Overview / Main Features
The second generation Nano we analyzed was purchased a few weeks before the closing bell on the second generation, so we got to analyze a product quasi-simultaneously with it's replacement to give a consistent snapshot in time of the two products side by side.
The second generation Nano was released in September 2006, along with the latest incarnation of the iPod Shuffle. The second generation Nano featured more than a beauty makeover and, when compared with the original model, offered not only more memory, and a more rugged shell but the internal design no longer used a PortalPlayer PP5021C core IC (Dual ARM Core DSP) but a Samsung S5L8701B05 (ARM Core DSP, w/ flash disk controller). The switch to Samsung helped integrate discrete circuitry from the first generation thus reducing complexity, component and manufacturing costs, and furthered Samsung's consolidation grip on Apple iPod product line, which, at the time of writing (Q4 2007) is for the time, all but complete.
Samsung also has dominated as Apple's largest share provider of NAND flash to all iPod products.
The Nano, like the Shuffle targets all mainstream music player clientele worldwide. Since the beginning of our 2nd gen Nano analysis, the product has since been replaced by the 3rd gen Nano which expands the Nano into video territory making the 2nd gen obsolete. Flash pricing erosion has fueled and will continue to fuel the massive acceptance of PMPs as part of the mainstream consumer vernacular - and the Nano will continue to be the sweet spot for Apple - as competing players will also have great popularity in this price / functionality range.
Unlike other products, however, and as with other Apple products, there is always a loyal cult following, however Apple's ultimate goal is always to excel with a user interface that draws the average, non-tech savvy person to their product.
Launched September 2006.
At the time of writing this product is obsolete (Q4 2007). Before being replaced, the 2nd gen Nano was sold for as low as $149 (2GB), and up to $249 for the 8GB version.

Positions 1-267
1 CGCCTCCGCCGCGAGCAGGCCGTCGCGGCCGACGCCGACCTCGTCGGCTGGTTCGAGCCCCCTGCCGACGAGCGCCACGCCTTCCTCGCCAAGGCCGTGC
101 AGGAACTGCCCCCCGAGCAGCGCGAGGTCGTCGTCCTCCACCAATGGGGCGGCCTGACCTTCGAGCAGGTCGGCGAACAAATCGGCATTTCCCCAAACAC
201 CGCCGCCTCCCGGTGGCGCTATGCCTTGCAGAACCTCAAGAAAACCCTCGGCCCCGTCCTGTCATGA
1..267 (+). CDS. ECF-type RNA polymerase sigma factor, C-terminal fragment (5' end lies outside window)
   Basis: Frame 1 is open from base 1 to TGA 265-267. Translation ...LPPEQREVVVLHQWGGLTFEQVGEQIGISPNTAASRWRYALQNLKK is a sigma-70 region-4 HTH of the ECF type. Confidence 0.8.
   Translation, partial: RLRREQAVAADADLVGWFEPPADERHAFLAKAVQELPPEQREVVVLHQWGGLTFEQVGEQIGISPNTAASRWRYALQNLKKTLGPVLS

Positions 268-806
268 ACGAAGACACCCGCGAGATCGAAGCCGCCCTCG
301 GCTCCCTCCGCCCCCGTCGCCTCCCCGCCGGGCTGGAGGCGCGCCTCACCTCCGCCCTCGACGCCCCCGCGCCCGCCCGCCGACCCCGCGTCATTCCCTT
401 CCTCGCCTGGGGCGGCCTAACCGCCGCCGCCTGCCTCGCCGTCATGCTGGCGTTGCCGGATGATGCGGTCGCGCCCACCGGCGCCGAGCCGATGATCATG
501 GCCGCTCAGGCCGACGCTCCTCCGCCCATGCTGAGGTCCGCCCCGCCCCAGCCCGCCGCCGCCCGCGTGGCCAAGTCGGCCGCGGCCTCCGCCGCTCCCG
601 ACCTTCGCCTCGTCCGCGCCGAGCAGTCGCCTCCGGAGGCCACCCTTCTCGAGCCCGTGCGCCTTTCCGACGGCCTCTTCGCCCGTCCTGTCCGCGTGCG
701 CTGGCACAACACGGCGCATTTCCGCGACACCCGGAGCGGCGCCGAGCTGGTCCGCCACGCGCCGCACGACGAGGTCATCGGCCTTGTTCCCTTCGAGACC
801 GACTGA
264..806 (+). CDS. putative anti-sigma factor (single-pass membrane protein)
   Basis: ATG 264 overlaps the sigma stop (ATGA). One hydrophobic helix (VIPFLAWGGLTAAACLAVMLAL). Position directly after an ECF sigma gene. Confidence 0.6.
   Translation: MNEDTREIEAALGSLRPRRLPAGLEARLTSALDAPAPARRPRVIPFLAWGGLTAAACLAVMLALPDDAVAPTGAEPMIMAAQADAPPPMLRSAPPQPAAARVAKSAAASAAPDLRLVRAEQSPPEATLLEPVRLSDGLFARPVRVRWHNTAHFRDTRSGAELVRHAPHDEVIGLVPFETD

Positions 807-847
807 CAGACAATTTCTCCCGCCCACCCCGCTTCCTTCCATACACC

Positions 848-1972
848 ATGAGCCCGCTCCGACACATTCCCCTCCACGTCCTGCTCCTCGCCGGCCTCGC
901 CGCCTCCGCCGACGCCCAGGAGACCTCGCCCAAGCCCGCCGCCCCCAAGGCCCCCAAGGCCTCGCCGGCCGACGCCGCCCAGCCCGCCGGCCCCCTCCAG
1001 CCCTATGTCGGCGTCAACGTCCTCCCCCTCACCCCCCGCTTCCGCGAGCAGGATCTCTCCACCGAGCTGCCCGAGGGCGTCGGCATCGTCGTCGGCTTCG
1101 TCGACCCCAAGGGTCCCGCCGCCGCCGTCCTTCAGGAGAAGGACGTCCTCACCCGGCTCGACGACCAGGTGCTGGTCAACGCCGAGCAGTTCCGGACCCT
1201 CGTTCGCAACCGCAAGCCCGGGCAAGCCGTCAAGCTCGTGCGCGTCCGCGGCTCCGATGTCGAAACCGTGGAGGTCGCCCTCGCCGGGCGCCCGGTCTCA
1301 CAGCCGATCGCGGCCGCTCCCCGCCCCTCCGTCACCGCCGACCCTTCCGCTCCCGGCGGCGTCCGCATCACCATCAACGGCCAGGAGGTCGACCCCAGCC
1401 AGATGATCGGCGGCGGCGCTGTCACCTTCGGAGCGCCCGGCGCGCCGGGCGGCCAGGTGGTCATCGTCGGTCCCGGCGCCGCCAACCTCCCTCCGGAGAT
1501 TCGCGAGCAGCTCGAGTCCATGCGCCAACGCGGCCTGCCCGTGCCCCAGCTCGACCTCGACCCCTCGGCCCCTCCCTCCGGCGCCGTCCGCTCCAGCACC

Based on our tracking and forecasts of the shipments of the various Apple iPod products - we have assumed a total 'lifetime production volume' for this incarnation (only) of the second generation iPod Nano at approximately 22 million units.
The second generation Nano survived only 1 year, and as this appears to be a sweet spot for Apple, will likely be upgraded and eventually (along with the iPod Touch) likely cannibalize hard-drive based iPod's to near extinction in the near future as flash, while not being a dollar-for-byte match to hard drives, now offer enough capacity that the majority of consumers may find HDD-based iPod's irrelevant.
As a reminder, teardown volume production assumptions are primarily used for our cost analysis in terms of amortized NRE and tooling costs, especially for custom components specific to the model being analyzed (mechanical components especially). Unless assumed volumes are different by an order of magnitude, minor changes in volume (say 1 million vs. 2) rarely have a large net effect on our final analysis because of this.
Function / Performance
No functional or performance testing was performed on the iPod Nano.
Main Cost Drivers Representing ~75% of total materials cost
Samsung Semiconductor - K9HBG08U1M-PCB00 - Flash - NAND, 32Gb, MLC QDP, 2.7-3.6V (Qty:1)
Sharp Microelectronics - LS015A7UC01 - Display Module - 1.5' Diagonal, TBD Color TFT CG Silicon, 132 x 176 Pixels (Qty:1)
Samsung Semiconductor - Application Processor - DSP, ARM Core (Qty:1)
Qimonda - HYE18L256169BF-7.5 - SDRAM - Mobile, 256Mb, 16Mx16, 133MHz (Qty:1)
NXP - PCF50635 - Power Management IC (Qty:1)
Samsung SDI - PGF213455A - Battery - Li-Ion Polymer, 3.7V, 370mAh (Estimated) (Qty:1)
Tripod Technology - - 6-Layer - FR4/RCF HDI, 2+2+2 (Qty:1)
Wolfson Microelectronics - WM8750S - Audio Codec - Stereo, w/ Speaker Driver (Qty:1)
Total Costs w/Conversion Costs ~$56
What Is Not Included in our Cost Analysis
The total materials and manufacturing costs reported in this analysis reflect ONLY the direct materials cost (from component vendors and assorted EMS providers), AND manufacturing with basic test costs. Not included in this analysis are costs above and beyond the material manufacture of the core device itself - cost of intellectual property, royalties and licensing fees (those not already included into the per component price), software, software loading and test, shipping, logistics marketing and other channel costs including not only EMS provider and the OEM's margin, but that of other resellers. Our cost analysis is meant to focus on those costs incurred in the manufacture of the core device and exceptionally in some circumstances the packaging and literature as well.